I've worked for 2 companies where sales was the primary way to get your foot in the door.  It's pretty common across the board.. start out there, do well, and take advantage of free contacts and mentors within the company to prepare yourself for the job you DO want.  If you can perform well enough to get noticed by your bosses boss, his or her recommendation will probably carry more weight within the company than a degree, and can open doors to all sorts of opportunities for you.  I have shown my ability to get things done over the last few years with my current company, and because of that I am beginning to work with people in a different department (one that makes a lot more money for the company, and pays more).  If they don't want to do that for you, then guess what, you still got your commissions, and you can use your success to land yourself in another company.

Sweet Betsy

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Re: Where to begin with my finances?
« Reply #19 on: May 01, 2013, 07:17:57 AM »
I have to concur with everyone else...sign up and start contributing to your 401K today.  Contribute enough to get the full match.  You never know where life is going to take you.  You may very well end up staying at this company for 3 years and end up vested.  You'll probably barely even notice the money coming out of your paycheck after the tax savings that you'll receive.  Once your 401K is set up make sure that you actually have it invested in something rather than sitting in the cash account at Schwab.  This is a great way for you to learn about mutual funds and index funds.  As an aside, matching 50% up to your contribution of 6% is pretty standard.  Once you are vested that will work out to you having saved 9% of your gross which isn't too shabby.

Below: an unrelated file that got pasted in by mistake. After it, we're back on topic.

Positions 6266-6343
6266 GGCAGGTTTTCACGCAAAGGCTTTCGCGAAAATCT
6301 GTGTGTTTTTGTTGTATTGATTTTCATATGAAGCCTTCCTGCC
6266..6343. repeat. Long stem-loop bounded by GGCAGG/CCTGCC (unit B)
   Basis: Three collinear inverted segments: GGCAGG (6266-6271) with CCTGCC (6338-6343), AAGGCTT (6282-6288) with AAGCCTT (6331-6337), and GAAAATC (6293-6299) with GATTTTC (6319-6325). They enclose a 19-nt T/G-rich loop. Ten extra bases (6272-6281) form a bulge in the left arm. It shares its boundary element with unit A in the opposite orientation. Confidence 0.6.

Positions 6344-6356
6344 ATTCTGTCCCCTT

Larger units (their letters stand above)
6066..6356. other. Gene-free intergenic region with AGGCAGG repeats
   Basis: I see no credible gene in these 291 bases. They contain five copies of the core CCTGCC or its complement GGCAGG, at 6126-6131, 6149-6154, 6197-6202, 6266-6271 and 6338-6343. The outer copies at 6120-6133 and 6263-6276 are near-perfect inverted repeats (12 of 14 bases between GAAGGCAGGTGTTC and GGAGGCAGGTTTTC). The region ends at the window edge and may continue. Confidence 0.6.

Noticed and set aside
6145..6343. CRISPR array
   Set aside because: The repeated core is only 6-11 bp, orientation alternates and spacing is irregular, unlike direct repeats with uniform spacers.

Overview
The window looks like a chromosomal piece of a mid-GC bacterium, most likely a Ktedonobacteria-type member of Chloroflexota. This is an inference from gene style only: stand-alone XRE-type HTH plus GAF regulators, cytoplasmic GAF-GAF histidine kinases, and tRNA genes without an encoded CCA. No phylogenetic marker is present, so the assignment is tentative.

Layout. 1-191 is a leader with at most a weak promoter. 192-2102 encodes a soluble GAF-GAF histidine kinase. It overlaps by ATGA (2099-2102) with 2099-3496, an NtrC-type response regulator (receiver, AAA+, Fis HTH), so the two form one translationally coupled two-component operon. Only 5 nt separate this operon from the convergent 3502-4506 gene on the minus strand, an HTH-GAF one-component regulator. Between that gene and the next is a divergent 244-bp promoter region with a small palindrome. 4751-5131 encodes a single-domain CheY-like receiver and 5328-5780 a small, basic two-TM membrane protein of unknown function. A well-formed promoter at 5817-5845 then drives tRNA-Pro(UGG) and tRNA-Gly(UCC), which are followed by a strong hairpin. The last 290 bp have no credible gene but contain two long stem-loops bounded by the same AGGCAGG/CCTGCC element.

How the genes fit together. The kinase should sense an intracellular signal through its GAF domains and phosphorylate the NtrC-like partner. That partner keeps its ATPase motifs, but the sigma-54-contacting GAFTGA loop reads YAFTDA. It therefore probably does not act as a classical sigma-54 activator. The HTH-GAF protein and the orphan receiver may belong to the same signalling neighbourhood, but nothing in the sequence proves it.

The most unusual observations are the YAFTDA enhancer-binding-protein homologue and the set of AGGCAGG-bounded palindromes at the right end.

The 8K that you have saved up should be set aside as an emergency fund.  Find a money market account with a semi decent rate and stash it in there.  Then proceed to forget that you have it unless you have an emergency.

Once you've done both of those things then you can think about saving towards FI.   You are young and you have a lot of time. 




Sebastian

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Re: Where to begin with my finances?
« Reply #20 on: May 01, 2013, 07:53:00 AM »
Ok ok ok!! You guys win. I will look into enrolling in my 401K plan this week! Honestly though if I see myself here for a whole 'nother year I might kill myself. (yes it's that bad)

So after looking into the plan these are the options it says I can invest in. Which one would make the most sense? I'm thinking the Index fund of course, but would I dump it all into that? Thanks!

You choose the investments in your plan account. Your plan offers the following choices:
Schwab Inst LC Val Trust Fd Cls R (N/A)
Schwab S&P 500 Index (SWPPX)
T. Rowe Price Blue Chip Growth Adv (PABGX)
Buffalo Small Cap (BUFSX)
Goldman Sachs Mid Cap Value A (GCMAX)
Heartland Value (HRTVX)
Lazard US Mid Cap Equity Open (LZMOX)